Starting (and Staying) Small in Michigan
According to the numbers, small and independent medical practices are headed for extinction. But in Marquette, Michigan — on the shores of Lake Superior in the Upper Peninsula — the husband and wife team of Dr. Christopher Dehlin and Dr. Jennifer Dehlin are demonstrating that there’s a place for smaller medicine, even in an age of consolidation and managed care.
In early 2016, the Dehlins decided to declare their medical independence. And why not? He grew up in Gladstone, son of a community physician, while she hails from Houghton. Both attended Michigan Tech. Their residencies took them to Marquette, just about equidistant from their home towns.
Opening an independent practice, Dr. Christopher Dehlin said, is an opportunity to demonstrate the difference that autonomy and a focus on quality can make. While their previous assignments were good ones, the Dehlins felt that only by taking charge of their own practice could they achieve the continuous improvements in quality they felt patients deserve.
Proving their case was never going to be easy, but the Dehlins are off to an excellent start, thanks in part to the effective healthcare IT partnership they have developed with eClinicalWorks.
Cost and Quality Advantages
Singletrack is perhaps the closest thing to a full-service medical practice that two physicians could hope to have. They offer same-day visits, urgent care, treatment of fractures and lacerations, vaccinations, CDL/DOT physicals, and preventive health services.
In addition, the Dehlins and their staff partner with UP Health System Marquette for hospital care and low-risk obstetrical care — healthy moms expecting healthy babies.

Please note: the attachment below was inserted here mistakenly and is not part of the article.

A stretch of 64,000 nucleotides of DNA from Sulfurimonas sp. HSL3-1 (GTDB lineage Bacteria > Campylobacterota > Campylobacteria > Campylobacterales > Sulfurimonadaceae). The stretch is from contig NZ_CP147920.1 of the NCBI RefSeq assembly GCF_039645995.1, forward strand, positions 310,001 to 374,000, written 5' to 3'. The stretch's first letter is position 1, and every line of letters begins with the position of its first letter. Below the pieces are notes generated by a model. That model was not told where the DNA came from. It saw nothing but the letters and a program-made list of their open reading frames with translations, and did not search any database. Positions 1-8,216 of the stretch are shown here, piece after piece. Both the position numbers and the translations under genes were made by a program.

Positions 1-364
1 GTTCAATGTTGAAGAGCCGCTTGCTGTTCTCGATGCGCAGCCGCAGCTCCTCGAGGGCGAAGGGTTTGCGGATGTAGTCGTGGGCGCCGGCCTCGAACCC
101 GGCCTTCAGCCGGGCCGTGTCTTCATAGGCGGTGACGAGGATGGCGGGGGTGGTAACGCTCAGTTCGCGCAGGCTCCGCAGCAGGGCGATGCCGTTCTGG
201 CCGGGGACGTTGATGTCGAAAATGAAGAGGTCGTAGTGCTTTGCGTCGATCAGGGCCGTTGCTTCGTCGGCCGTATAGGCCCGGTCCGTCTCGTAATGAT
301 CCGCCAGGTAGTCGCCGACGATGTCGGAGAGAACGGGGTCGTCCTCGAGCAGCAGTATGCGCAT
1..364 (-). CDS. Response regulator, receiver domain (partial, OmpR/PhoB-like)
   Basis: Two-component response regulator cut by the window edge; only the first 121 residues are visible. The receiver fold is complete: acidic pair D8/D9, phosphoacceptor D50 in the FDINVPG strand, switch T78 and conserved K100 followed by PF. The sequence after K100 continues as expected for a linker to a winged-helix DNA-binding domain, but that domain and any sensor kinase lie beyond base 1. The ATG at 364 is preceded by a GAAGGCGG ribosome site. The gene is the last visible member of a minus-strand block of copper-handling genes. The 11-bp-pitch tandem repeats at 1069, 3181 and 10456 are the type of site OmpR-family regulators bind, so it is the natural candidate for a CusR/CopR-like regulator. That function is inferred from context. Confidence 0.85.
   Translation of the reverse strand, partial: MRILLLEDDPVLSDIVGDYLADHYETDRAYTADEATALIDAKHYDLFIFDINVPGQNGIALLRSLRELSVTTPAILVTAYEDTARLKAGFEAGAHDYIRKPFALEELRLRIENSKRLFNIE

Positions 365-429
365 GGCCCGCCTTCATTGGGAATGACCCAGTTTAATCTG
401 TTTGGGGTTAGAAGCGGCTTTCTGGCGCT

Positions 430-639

Their choice to remain small is a deliberate one. Simply put, the Dehlins believe that ensuring quality medicine is easier when providers and staff get to know patients and their families well. Grow your practice beyond a certain size, and that task becomes much harder.
The Dehlins may have a point. According to an August 2014 report in Health Affairs, very small practices — those with just one or two providers — had hospital admission rates 33% lower than practices of 10-19 physicians when it came to congestive heart failure. A 2013 study showed small practices had lower hospital readmission rates than larger ones, while a 2012 study showed an edge in the costs of treating diabetes.
But Is It Sustainable?
Nonetheless, the choice to remain small — never mind starting a small practice, definitely runs counter to national trends. According to research by the American Medical Association, medical practices continue to grow in size. Between 2012 and 2016, solo practices declined from 18.4% of total medical practices to 16.5%, and those with five or fewer providers stood at 37.9% of all practices in 2016.
Many physicians may start out with the dream of owning their own practice. But over time many find that the headaches associated with the business of healthcare – maintaining the office, hiring staff, and handling billing, reporting, and compliance — undermine the time they want to devote to patient care.